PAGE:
Having just visited Lynton & Lynmouth, I could have left Devon fully satisfied. Little did I know how much more Devon (and Pat and Adrian) had in store for us!
The next day, we hung around Bideford for the morning and Pat and Adrian suggested the seaside town of Ilfracombe as our afternoon destination. My friend Emma had been to a wedding there not long ago, and I’d heard nothing but good things. I was eager to check it out.
Adrian dropped me, Pat, Andy and Loki off about an hour’s walk from Ilfracombe so we could explore another stretch of old railroad that had been turned into a walking track. After a nice trek through the forest, we rendezvoused with Adrian in town and were greeted with this view.
Ilfracombe is surrounded by hills that make for great vantage points, so we climbed the nearest one.
From the top of this seaside hill, we had fabulous views in all directions. From on high, the village of Ilfracombe looked like something out of a storybook. I love the perfectly ordered houses as far as the eye can see.
The view looking toward Ilfracombe Harbour were enticing, and we decided to head that way next.
As we got back to sea level, the path was lined with flowers. They added a nice burst of color on an otherwise grey day.
You can also see St Nicholas Chapel, which doubles as a lighthouse, in the distance.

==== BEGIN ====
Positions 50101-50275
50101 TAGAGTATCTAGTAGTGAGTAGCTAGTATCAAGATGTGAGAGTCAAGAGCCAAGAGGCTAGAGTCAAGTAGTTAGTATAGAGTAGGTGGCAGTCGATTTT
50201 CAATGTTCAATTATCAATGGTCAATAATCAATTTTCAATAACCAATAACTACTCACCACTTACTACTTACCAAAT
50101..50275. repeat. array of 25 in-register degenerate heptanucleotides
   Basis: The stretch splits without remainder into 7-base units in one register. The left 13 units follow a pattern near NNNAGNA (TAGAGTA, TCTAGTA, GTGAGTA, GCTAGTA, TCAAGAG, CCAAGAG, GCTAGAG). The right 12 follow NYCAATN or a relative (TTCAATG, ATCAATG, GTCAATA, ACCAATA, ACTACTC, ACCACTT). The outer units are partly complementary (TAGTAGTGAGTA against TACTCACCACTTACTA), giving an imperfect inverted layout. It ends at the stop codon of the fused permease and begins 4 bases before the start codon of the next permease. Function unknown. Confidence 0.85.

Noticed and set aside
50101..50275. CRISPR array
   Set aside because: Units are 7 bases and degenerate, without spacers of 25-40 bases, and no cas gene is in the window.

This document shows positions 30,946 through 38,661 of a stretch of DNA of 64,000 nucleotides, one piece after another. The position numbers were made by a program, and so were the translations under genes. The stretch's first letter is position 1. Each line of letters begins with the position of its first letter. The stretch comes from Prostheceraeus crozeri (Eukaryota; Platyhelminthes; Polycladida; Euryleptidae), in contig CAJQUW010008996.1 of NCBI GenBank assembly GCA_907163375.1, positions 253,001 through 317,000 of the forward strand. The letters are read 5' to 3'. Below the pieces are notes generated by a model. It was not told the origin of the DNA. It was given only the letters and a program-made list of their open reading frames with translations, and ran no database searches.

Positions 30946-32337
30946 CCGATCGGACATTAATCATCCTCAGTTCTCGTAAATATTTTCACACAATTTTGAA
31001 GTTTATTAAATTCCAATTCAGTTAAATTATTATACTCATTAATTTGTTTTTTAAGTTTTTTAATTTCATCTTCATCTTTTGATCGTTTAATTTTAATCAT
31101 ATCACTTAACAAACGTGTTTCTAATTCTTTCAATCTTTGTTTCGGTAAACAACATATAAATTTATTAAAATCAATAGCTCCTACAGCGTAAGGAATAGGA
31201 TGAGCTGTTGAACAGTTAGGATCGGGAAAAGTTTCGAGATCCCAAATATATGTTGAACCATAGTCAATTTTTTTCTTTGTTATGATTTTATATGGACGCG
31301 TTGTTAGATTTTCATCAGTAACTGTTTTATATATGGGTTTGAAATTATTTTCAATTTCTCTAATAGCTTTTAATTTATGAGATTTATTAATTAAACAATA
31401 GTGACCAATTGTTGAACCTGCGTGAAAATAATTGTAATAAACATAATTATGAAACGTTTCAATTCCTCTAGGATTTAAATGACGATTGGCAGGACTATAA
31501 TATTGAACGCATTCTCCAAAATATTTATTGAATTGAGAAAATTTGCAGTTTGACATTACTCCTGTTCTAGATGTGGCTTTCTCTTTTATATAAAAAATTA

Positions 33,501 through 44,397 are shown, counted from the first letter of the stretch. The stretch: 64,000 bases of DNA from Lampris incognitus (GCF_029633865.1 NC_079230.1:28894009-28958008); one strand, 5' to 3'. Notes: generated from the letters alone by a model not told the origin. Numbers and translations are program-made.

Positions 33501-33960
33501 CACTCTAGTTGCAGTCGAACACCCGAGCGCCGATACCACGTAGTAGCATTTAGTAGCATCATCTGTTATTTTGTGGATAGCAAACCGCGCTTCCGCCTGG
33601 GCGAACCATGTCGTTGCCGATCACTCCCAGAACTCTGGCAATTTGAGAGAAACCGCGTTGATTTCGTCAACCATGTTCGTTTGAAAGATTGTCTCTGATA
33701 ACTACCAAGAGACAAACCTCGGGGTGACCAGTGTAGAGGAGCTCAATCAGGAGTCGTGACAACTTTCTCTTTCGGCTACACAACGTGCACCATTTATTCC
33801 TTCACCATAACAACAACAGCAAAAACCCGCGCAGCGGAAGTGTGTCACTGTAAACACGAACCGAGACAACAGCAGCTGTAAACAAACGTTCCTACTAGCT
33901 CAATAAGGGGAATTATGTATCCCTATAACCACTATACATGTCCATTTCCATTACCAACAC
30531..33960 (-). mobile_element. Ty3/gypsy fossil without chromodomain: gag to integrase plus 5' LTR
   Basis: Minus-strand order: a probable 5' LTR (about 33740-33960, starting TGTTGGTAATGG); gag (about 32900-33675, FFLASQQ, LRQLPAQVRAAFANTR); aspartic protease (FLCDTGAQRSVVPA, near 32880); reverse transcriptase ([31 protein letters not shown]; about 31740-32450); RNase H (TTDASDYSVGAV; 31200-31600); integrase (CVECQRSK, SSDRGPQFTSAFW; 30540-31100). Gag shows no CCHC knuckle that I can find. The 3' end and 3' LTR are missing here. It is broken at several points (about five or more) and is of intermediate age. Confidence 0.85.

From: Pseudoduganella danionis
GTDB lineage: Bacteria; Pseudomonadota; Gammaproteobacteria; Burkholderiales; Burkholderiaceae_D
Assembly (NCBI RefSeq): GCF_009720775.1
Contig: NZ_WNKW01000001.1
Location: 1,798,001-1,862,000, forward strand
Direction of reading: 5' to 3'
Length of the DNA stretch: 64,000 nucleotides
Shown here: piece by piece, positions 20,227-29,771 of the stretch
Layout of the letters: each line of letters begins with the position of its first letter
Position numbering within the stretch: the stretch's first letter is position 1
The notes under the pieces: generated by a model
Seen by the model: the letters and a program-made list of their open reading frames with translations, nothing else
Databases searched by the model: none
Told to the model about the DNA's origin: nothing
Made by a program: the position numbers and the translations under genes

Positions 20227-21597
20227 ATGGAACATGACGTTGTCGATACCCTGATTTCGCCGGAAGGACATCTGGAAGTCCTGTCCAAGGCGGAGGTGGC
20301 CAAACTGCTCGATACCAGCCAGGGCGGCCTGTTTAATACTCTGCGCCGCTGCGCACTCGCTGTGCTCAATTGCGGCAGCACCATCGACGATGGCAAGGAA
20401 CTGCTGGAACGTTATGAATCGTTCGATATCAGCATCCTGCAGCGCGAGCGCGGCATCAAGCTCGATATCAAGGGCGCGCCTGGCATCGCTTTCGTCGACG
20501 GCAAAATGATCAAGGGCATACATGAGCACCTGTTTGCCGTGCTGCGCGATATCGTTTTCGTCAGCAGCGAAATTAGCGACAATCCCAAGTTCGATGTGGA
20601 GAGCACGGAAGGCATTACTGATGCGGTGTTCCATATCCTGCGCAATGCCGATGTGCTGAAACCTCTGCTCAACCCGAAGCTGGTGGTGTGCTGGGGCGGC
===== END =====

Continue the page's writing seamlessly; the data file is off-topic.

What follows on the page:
The cliffs surrounding the harbor were reminiscent of Ireland and parts of New Zealand. It’s funny how the more you travel, the more new places seem to remind you of familiar places. I guess it’s a human tendency to find similarities, especially when it comes to spots you love. I’d happily settle for views like this any day!
Ilfracombe Harbour has its very own presiding statue named Verity. She’s like a badass female Colossus of Rhodes, although she’s slightly younger, dating back only four years to 2012.
While the others hung out by the port, I decided to climb up to the lighthouse/chapel. St Nicholas Chapel dates all the way back to the 14th century. It’s still a working lighthouse today and is said to be the oldest in the country, which is certainly an achievement in a country as old as England.
The views on the way up were, you guessed it, gorgeous!
Although you can’t climb up inside the lighthouse itself, the chapel was a wonderful vantage point.
On my way back down, I bid farewell to Verity and the charming town she protects.
Up next, the incomparable Dartmoor National Park! To tide you over, here are a couple stunning sunset pictures from our bedroom window in Bideford.